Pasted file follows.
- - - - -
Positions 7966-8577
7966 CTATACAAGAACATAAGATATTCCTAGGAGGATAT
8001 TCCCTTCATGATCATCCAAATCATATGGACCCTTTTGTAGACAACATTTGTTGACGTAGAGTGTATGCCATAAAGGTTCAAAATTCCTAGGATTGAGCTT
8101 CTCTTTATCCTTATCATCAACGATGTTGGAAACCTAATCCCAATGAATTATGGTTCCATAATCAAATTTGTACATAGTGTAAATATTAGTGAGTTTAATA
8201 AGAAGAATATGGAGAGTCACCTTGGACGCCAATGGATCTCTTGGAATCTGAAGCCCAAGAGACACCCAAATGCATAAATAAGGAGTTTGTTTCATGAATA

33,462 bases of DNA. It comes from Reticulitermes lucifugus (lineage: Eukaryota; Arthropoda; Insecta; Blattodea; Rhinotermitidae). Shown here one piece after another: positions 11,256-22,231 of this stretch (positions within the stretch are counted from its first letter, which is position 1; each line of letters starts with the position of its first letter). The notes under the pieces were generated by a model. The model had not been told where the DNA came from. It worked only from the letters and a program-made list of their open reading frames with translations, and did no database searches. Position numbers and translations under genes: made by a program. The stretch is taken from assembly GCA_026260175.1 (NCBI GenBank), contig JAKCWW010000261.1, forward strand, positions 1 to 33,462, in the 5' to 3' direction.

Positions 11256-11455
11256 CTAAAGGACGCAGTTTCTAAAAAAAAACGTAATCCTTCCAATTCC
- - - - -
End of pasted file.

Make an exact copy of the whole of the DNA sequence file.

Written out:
Positions 7966-8577
7966 CTATACAAGAACATAAGATATTCCTAGGAGGATAT
8001 TCCCTTCATGATCATCCAAATCATATGGACCCTTTTGTAGACAACATTTGTTGACGTAGAGTGTATGCCATAAAGGTTCAAAATTCCTAGGATTGAGCTT
8101 CTCTTTATCCTTATCATCAACGATGTTGGAAACCTAATCCCAATGAATTATGGTTCCATAATCAAATTTGTACATAGTGTAAATATTAGTGAGTTTAATA
8201 AGAAGAATATGGAGAGTCACCTTGGACGCCAATGGATCTCTTGGAATCTGAAGCCCAAGAGACACCCAAATGCATAAATAAGGAGTTTGTTTCATGAATA

33,462 bases of DNA. It comes from Reticulitermes lucifugus (lineage: Eukaryota; Arthropoda; Insecta; Blattodea; Rhinotermitidae). Shown here one piece after another: positions 11,256-22,231 of this stretch (positions within the stretch are counted from its first letter, which is position 1; each line of letters starts with the position of its first letter). The notes under the pieces were generated by a model. The model had not been told where the DNA came from. It worked only from the letters and a program-made list of their open reading frames with translations, and did no database searches. Position numbers and translations under genes: made by a program. The stretch is taken from assembly GCA_026260175.1 (NCBI GenBank), contig JAKCWW010000261.1, forward strand, positions 1 to 33,462, in the 5' to 3' direction.

Positions 11256-11455
11256 CTAAAGGACGCAGTTTCTAAAAAAAAACGTAATCCTTCCAATTCC